This post continues Neighborhood design: a Sesame Street-based analysis (Part 1).
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“Each day.” I take this to mean that informal, walking contact with neighbors is frequent.
Of course, it’s possible to take “each day” literally, and demand that every neighbor be seen every day — but then, as soon as one of them goes on vacation or spends a whole day at home (whether sick, remodeling, or catching up on episodes of Lost), you’re out a neighbor. This is a useless definition. It seems equally useless to say that you have to run into at least one neighbor absolutely every day — are you never allowed to take a vacation?
No, “each day” more likely means “frequently enough not to seem unusual” or “in ordinary, everyday circumstances.” My guess is that most of the planned meetings people engage in with a given person (for example, meeting for coffee, going dancing, or watching a movie) are less frequent than once a week, and are very often at indoor locations rather than on the street. If that’s right, then both you and your neighbors must be on the street fairly often, not specifically planning to meet, but there for other reasons.
How often? This is like the question of “how near”: some frequencies are clearly in, and support a neighborhood, while others are clearly out — and there’s a continuum in between. We can say confidently that, if you only ever walk across one other person from nearby, or if you run into each of your neighbors but once every five years, you don’t have neighbors in any meaningful sense.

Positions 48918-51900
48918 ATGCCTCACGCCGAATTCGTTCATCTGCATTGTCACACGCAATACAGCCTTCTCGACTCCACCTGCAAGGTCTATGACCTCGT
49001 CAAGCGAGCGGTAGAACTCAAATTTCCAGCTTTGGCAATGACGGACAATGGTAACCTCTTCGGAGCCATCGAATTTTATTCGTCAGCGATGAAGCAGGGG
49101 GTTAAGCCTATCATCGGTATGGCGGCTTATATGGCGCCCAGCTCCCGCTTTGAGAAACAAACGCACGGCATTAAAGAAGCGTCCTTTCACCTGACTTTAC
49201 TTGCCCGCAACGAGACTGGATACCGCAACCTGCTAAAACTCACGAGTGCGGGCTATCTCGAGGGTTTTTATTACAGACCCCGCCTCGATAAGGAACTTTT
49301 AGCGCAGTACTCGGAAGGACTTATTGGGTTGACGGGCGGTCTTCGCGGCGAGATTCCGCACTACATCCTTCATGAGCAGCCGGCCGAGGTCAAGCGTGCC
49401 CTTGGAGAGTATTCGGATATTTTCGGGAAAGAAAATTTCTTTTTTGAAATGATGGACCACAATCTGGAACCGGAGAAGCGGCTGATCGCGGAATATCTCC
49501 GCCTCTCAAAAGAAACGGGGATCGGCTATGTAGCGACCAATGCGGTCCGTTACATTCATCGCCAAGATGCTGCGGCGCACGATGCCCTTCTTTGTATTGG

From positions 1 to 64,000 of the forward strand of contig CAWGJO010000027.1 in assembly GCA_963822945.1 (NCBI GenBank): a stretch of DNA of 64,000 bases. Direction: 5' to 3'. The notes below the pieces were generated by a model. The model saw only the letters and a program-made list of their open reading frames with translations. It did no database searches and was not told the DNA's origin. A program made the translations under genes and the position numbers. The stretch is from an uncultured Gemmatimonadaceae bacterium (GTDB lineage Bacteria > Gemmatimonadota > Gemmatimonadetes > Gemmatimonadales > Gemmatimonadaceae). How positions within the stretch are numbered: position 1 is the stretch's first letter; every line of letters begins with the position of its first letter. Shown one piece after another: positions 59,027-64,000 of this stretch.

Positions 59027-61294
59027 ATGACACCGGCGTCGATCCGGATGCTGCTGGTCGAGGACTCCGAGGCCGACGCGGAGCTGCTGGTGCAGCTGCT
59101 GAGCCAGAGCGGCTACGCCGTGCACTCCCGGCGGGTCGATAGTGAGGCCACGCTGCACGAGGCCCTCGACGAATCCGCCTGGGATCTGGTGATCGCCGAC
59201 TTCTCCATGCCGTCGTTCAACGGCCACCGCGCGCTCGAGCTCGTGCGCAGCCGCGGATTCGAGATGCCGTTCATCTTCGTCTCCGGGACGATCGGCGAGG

Also, if you meet your neighbors regularly while walking, you must all live within “walking distance” of the places you frequent. Of course, the distance people are willing to walk regularly will differ from person to person, but I’ve often seen five minutes, or about a quarter-mile, cited as the farthest people will choose to walk before they decide to drive instead or not go at all. If that’s so, then neighbors must live within a five-minute walk of their commonly-visited places: the neighborhood falls within a circle of a quarter-mile radius.
If you don’t like the “five-minute walk” definition, then ask yourself, “How far am I willing to walk on regular errands when it’s twenty below outside?” In cold weather, my wife and I sometimes get a hankering a for a video and some hot buttered rum; however, it’s at least fifteen minutes’ walk to the nearest liquor store and twenty-five minutes’ walk in another direction to the nearest video store. It feels wasteful and bothersome to heat the car up and brush it off for such a short trip — so most of the time we stay home.
To sum up:
- A neighborhood consists of several households. Within limits, more neighbors make it more neighborhood-like.
- Neighborhoods are small. Neighbors must be located near each other, within such a walking distance that several neighbors might see each other frequently.
- Neighborhoods are social — that is, they allow, or even encourage, sociability. People establish at least casual relationships with their neighbors.
- Neighborhoods are for walking.
- Neighborhoods are safe for pedestrians.
- Contact between neighbors is an everyday occurrence.
That describes a neighborhood (based on the simple “Sesame Street definition”) — but just to describe it is not enough. We have to explore what conditions would actually induce places to start acting like neighborhoods, or induce people to start acting like neighbors.
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Next time, I’ll examine people’s reasons for walking in a neighborhood and make more concrete suggestions about how the ideal neighborhood might be designed.